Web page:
Jon M. Huntsman School of Business

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Wednesday, February 27, 2013

The Power of Saying No in the Right Way

Klydi Heywood
Klydi Heywood
I believe the root word of business is busy. In order to be a good business professional, we must push ourselves to our limits and do our absolute best in everything. But it is this goal that is causing me to slowly lose my mind.

I found an article on that had valuable information on how and when to simply say “no.”
In the article, Susan Newman, Ph.D., a social psychologist and the author of The Book of No, says "people need to change their mindset about agreeing to everything.  By saying no, you can focus on your goals."
In order to give 100 percent to projects, we must give ourselves time. When we say no to something that has little or no correlation to do with our long terms goals, we become more effective.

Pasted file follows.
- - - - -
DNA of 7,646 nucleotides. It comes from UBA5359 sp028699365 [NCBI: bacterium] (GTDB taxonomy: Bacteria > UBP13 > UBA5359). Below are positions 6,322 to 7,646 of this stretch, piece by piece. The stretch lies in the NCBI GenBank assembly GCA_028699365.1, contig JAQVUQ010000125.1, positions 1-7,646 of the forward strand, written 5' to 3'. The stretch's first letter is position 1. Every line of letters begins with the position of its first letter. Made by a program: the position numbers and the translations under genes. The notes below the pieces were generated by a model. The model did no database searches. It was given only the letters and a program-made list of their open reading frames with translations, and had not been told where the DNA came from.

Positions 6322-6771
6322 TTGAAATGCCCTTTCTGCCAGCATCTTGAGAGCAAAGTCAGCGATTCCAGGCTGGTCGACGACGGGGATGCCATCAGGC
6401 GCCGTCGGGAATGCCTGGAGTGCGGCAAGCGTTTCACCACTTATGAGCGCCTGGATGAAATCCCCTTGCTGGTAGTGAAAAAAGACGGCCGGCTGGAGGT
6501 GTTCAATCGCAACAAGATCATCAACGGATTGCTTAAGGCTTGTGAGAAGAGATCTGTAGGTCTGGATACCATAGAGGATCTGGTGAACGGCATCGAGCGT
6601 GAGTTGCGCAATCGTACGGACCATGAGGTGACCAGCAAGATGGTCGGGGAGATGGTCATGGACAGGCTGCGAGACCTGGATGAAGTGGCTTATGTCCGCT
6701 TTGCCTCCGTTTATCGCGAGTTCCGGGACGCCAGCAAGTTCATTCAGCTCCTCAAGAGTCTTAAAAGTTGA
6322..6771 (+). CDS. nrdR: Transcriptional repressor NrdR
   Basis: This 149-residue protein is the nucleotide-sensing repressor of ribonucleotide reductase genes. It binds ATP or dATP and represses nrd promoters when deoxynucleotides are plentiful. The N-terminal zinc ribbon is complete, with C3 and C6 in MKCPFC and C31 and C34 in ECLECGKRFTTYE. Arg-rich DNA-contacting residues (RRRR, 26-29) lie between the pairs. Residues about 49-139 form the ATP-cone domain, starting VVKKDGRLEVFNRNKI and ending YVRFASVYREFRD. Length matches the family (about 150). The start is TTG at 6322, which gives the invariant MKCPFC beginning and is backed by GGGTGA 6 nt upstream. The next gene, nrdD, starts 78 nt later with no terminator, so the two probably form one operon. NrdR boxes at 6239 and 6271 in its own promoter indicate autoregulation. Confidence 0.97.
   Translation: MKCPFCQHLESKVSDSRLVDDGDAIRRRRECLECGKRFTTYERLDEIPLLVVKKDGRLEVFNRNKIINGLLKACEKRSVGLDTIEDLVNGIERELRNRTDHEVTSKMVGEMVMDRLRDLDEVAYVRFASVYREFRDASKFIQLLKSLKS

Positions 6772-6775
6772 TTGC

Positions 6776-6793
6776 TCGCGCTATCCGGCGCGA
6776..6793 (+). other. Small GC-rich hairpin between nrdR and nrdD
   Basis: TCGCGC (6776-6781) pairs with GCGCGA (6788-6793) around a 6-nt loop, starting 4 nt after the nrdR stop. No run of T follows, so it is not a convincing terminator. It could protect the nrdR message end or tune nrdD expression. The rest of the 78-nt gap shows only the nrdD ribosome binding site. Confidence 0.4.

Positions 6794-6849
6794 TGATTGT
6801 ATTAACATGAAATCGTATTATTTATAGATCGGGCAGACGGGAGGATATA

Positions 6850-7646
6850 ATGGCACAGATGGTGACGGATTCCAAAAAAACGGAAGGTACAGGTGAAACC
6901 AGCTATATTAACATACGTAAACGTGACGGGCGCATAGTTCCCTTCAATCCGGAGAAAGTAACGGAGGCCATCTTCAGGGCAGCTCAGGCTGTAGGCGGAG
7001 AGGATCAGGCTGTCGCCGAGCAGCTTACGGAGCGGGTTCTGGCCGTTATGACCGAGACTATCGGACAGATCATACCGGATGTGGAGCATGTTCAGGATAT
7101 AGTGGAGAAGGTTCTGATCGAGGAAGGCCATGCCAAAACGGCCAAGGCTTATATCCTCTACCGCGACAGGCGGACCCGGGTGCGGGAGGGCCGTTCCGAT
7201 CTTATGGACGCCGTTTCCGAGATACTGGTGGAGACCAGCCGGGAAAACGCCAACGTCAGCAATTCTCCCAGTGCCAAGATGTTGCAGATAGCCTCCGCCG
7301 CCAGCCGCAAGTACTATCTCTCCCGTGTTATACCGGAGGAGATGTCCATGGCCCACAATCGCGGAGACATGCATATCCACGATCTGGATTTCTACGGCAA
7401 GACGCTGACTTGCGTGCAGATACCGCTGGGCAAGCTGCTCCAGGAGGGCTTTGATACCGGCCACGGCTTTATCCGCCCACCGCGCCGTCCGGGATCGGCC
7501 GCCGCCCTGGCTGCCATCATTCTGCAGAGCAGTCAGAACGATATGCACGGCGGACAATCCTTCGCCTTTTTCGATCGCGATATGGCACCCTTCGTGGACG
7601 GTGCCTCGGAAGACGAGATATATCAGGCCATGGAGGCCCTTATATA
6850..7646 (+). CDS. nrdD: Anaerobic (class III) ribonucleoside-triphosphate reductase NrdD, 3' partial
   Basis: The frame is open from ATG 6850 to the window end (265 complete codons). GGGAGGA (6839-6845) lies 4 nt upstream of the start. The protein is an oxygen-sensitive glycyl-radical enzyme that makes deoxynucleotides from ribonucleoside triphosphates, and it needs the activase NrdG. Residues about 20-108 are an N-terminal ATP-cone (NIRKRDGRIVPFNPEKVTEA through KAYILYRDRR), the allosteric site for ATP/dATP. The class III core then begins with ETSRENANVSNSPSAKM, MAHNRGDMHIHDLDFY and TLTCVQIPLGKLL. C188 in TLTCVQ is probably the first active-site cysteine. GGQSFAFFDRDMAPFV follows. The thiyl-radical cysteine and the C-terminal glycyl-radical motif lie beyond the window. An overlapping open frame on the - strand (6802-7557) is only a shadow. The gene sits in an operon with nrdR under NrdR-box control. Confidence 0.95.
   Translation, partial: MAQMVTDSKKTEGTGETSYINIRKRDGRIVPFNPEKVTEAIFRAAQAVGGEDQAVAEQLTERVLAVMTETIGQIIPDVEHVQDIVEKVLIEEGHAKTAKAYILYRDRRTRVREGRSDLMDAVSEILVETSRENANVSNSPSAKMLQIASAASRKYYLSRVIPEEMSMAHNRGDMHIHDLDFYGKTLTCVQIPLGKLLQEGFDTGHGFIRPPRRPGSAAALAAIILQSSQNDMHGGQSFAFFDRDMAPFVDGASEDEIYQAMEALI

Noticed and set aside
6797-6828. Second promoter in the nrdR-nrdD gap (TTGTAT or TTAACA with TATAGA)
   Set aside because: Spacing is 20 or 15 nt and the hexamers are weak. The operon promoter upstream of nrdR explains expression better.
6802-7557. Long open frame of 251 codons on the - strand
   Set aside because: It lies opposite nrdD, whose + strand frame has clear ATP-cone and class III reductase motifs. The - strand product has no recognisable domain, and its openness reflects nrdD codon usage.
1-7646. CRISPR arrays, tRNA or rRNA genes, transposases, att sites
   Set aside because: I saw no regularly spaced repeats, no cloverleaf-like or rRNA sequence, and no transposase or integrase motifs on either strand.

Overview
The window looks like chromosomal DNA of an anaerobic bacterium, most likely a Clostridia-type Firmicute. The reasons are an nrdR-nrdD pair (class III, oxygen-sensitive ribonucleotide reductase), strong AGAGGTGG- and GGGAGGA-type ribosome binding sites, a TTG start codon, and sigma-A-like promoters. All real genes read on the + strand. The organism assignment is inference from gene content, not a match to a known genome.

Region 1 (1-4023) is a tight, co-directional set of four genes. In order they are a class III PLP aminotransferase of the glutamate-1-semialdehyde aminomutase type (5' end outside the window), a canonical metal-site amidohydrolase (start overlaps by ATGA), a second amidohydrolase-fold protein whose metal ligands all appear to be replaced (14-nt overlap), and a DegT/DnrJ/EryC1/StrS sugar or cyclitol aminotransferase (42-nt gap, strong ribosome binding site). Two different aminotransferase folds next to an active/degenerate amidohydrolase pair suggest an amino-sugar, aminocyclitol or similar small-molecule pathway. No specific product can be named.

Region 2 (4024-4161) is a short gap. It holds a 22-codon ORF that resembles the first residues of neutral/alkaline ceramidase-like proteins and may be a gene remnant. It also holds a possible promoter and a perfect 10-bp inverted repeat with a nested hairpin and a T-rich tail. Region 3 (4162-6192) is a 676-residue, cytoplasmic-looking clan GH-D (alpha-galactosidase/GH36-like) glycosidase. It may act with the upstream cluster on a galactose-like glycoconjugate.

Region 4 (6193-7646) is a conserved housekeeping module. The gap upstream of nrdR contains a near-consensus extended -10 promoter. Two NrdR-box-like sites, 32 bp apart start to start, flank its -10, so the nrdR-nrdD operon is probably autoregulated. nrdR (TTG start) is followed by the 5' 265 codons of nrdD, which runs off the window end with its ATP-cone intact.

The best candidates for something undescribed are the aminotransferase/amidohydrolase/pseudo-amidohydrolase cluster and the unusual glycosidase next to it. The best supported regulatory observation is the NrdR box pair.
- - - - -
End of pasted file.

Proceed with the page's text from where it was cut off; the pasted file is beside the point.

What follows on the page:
The Forbes article advises to “take time to think before committing to a new project, and before you say no, consider the ramifications.” When we go above and beyond our position, we will get noticed. If this is a reputation you want, then consider carefully every decision until that reputation is built.
One piece of valuable advice I’ve heard from others in the field, and in this article, is to prioritize. If something is going conflicting with a more immediate or important project, state that to your requester and find other options for how you can help or ways the project can still be completed.
“Always try to offer something when you're turning someone down,” the article states.
I hope that this advice will help us all to become better businessmen and businesswomen as we strive to improve the business world.

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